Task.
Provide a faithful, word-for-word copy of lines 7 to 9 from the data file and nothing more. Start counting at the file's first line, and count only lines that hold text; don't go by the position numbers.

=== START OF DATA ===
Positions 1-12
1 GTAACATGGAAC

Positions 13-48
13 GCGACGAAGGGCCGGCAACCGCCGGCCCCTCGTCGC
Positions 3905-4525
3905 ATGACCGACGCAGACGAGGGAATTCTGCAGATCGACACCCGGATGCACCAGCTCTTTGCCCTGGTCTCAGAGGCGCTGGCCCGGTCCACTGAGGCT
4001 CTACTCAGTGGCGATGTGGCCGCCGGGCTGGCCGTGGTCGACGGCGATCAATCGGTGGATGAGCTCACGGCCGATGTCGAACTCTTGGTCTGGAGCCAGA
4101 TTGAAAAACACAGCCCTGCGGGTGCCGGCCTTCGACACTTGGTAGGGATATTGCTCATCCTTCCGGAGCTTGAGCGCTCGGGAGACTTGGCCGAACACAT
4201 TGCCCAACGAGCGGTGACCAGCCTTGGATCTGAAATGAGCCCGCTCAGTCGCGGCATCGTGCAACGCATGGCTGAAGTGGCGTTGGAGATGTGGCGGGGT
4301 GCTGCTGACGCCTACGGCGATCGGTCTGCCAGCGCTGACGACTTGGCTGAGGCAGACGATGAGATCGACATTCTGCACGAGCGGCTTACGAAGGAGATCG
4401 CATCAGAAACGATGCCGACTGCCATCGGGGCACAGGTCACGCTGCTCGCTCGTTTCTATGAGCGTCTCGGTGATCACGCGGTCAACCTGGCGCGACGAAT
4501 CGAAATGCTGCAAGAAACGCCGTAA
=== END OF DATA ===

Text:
4001 CTACTCAGTGGCGATGTGGCCGCCGGGCTGGCCGTGGTCGACGGCGATCAATCGGTGGATGAGCTCACGGCCGATGTCGAACTCTTGGTCTGGAGCCAGA
4101 TTGAAAAACACAGCCCTGCGGGTGCCGGCCTTCGACACTTGGTAGGGATATTGCTCATCCTTCCGGAGCTTGAGCGCTCGGGAGACTTGGCCGAACACAT
4201 TGCCCAACGAGCGGTGACCAGCCTTGGATCTGAAATGAGCCCGCTCAGTCGCGGCATCGTGCAACGCATGGCTGAAGTGGCGTTGGAGATGTGGCGGGGT